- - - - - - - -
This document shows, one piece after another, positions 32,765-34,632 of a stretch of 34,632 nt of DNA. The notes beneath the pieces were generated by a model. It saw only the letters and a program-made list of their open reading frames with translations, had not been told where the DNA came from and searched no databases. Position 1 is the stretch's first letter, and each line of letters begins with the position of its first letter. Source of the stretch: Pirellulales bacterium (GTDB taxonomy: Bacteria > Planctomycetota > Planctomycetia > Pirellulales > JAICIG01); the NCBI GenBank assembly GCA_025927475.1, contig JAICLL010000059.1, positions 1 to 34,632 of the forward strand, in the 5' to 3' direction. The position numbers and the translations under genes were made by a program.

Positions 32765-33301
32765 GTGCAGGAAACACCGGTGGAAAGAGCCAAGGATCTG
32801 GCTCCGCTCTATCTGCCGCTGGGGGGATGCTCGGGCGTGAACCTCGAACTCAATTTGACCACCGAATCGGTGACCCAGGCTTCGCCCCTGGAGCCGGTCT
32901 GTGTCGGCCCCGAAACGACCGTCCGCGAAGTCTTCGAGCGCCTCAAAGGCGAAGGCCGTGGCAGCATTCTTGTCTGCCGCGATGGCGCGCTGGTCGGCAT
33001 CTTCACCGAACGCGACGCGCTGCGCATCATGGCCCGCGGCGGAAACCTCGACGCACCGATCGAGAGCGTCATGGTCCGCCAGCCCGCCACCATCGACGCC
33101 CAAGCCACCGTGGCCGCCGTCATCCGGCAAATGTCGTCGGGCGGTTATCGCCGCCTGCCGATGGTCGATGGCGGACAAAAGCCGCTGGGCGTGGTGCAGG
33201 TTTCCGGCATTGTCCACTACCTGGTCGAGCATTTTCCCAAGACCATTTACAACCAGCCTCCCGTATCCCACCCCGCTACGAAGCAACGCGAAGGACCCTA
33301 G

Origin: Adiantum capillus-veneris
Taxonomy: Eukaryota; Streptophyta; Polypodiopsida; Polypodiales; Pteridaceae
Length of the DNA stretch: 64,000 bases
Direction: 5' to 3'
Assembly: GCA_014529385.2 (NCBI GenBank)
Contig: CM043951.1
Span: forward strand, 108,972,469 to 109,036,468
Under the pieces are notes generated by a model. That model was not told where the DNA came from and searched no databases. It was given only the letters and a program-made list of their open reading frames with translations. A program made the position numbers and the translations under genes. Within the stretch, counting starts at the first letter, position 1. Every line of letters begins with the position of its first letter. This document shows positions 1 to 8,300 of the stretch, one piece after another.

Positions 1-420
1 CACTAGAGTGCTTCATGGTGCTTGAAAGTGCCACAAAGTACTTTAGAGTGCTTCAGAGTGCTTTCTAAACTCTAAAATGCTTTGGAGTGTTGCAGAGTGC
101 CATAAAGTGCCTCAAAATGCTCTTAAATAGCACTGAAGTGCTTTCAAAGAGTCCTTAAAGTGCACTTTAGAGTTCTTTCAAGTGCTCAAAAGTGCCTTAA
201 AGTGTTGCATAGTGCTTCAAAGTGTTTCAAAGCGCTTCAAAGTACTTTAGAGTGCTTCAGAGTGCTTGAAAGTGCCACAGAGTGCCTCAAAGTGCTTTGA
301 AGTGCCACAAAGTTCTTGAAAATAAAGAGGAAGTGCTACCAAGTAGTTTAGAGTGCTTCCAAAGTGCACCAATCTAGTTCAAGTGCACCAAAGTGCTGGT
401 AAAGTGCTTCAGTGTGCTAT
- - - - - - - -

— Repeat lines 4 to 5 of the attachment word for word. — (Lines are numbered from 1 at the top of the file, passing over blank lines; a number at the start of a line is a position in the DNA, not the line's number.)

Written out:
32801 GCTCCGCTCTATCTGCCGCTGGGGGGATGCTCGGGCGTGAACCTCGAACTCAATTTGACCACCGAATCGGTGACCCAGGCTTCGCCCCTGGAGCCGGTCT
32901 GTGTCGGCCCCGAAACGACCGTCCGCGAAGTCTTCGAGCGCCTCAAAGGCGAAGGCCGTGGCAGCATTCTTGTCTGCCGCGATGGCGCGCTGGTCGGCAT